Lawrence Erlbaum (1991)

Authors
Stephen Stich
Rutgers University - New Brunswick
Abstract
The philosophy of cognitive science has recently become one of the most exciting and fastest growing domains of philosophical inquiry and analysis. Until the early 1980s, nearly all of the models developed treated cognitive processes -- like problem solving, language comprehension, memory, and higher visual processing -- as rule-governed symbol manipulation. However, this situation has changed dramatically over the last half dozen years. In that period there has been an enormous shift of attention toward connectionist models of cognition that are inspired by the network-like architecture of the brain. Because of their unique architecture and style of processing, connectionist systems are generally regarded as radically different from the more traditional symbol manipulation models. This collection was designed to provide philosophers who have been working in the area of cognitive science with a forum for expressing their views on these recent developments. Because the symbol-manipulating paradigm has been so important to the work of contemporary philosophers, many have watched the emergence of connectionism with considerable interest. The contributors take very different stands toward connectionism, but all agree that the potential exists for a radical shift in the way many philosophers think of various aspects of cognition. Exploring this potential and other philosophical dimensions of connectionist research is the aim of this volume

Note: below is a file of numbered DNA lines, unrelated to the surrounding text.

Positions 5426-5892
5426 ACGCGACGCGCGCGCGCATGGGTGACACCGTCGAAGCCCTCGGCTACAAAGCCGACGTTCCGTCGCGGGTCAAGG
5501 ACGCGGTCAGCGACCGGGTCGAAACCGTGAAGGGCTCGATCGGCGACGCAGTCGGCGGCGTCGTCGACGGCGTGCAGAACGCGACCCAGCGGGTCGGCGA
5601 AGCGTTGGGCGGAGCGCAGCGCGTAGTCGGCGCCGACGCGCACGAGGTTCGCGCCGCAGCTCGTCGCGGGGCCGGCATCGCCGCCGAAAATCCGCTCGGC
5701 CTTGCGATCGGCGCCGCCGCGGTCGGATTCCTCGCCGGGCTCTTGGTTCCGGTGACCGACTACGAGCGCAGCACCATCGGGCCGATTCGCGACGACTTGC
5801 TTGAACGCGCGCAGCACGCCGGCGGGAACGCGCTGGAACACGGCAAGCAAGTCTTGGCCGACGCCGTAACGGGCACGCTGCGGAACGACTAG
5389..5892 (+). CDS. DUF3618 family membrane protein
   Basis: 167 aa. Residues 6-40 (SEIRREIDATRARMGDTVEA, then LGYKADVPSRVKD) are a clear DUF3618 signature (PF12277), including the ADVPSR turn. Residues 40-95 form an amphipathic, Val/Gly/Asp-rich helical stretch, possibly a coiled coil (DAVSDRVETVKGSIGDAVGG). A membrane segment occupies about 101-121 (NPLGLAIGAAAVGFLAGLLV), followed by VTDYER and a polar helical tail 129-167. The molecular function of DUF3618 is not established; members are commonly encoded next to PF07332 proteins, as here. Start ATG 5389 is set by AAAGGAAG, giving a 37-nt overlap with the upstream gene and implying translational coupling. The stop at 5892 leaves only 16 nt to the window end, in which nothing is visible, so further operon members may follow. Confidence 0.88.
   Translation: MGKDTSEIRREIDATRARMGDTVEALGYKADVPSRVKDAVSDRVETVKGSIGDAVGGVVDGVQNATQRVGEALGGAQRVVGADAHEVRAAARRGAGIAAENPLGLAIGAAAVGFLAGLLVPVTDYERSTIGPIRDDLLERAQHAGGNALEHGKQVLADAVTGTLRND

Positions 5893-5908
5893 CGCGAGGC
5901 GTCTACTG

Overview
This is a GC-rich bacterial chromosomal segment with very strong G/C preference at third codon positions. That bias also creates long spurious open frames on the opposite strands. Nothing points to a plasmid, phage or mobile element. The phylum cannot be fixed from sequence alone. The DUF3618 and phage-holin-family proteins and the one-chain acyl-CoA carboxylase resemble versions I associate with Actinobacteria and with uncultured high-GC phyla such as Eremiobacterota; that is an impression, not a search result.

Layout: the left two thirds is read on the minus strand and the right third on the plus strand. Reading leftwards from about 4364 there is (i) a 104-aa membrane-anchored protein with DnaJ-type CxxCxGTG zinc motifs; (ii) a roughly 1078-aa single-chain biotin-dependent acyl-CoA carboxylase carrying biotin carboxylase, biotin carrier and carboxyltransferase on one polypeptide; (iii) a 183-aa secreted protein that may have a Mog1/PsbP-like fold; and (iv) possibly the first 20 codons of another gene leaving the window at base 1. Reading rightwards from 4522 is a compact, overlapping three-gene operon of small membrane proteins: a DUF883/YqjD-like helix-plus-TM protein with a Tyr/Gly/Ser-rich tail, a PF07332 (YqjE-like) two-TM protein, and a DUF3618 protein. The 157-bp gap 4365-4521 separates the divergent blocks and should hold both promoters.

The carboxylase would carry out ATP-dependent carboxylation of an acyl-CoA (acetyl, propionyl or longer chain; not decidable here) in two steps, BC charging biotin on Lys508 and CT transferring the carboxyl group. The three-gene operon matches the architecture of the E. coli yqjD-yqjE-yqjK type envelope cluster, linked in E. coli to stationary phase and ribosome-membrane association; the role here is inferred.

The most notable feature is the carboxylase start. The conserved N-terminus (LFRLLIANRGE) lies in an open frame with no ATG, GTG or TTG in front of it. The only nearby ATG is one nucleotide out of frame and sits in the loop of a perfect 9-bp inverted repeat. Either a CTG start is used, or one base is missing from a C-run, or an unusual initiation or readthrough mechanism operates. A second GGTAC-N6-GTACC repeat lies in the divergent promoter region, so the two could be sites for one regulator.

Keywords Human information processing  Connectionism  Psychology and philosophy
Categories (categorize this paper)
Buy this book Find it on Amazon.com
Call number BF444.P45 1991
ISBN(s) 0805808833   9780805805925   0805805923
Options
Edit this record
Mark as duplicate
Export citation
Find it on Scholar
Request removal from index
Revision history

Download options

PhilArchive copy


Upload a copy of this paper     Check publisher's policy     Papers currently archived: 70,337
External links

Setup an account with your affiliations in order to access resources via your University's proxy server
Configure custom proxy (use this if your affiliation does not provide a proxy)
Through your library
Chapters BETA

References found in this work BETA

No references found.

Add more references

Citations of this work BETA

The Connectionism/Classicism Battle to Win Souls.Brian P. McLaughlin - 1993 - Philosophical Studies 71 (2):163-190.
Folk Psychology and Cognitive Architecture.Frances Egan - 1995 - Philosophy of Science 62 (2):179-96.
The Computational Theory of Mind.Steven Horst - 2005 - Stanford Encyclopedia of Philosophy.

View all 38 citations / Add more citations

Similar books and articles

Connectionism, Competence and Explanation.Andy Clark - 1990 - British Journal for the Philosophy of Science 41 (June):195-222.
Connectionism Isn't Magic.Hugh Clapin - 1991 - Minds and Machines 1 (2):167-84.
Simulation and Connectionism: What is the Connection?James W. Garson - 2003 - Philosophical Psychology 16 (4):499-515.
Mother Nature Versus the Walking Encyclopedia.Daniel C. Dennett - 1991 - In William Ramsey, Stephen P. Stich & D. Rumelhart (eds.), Philosophy and Connectionist Theory. Lawrence Erlbaum. pp. 21--30.
Is Connectionism Commonsense?Gerard J. O'Brien - 1991 - Philosophical Psychology 4 (2):165-78.

Analytics

Added to PP index
2009-01-28

Total views
97 ( #120,692 of 2,507,894 )

Recent downloads (6 months)
3 ( #208,911 of 2,507,894 )

How can I increase my downloads?

Downloads

My notes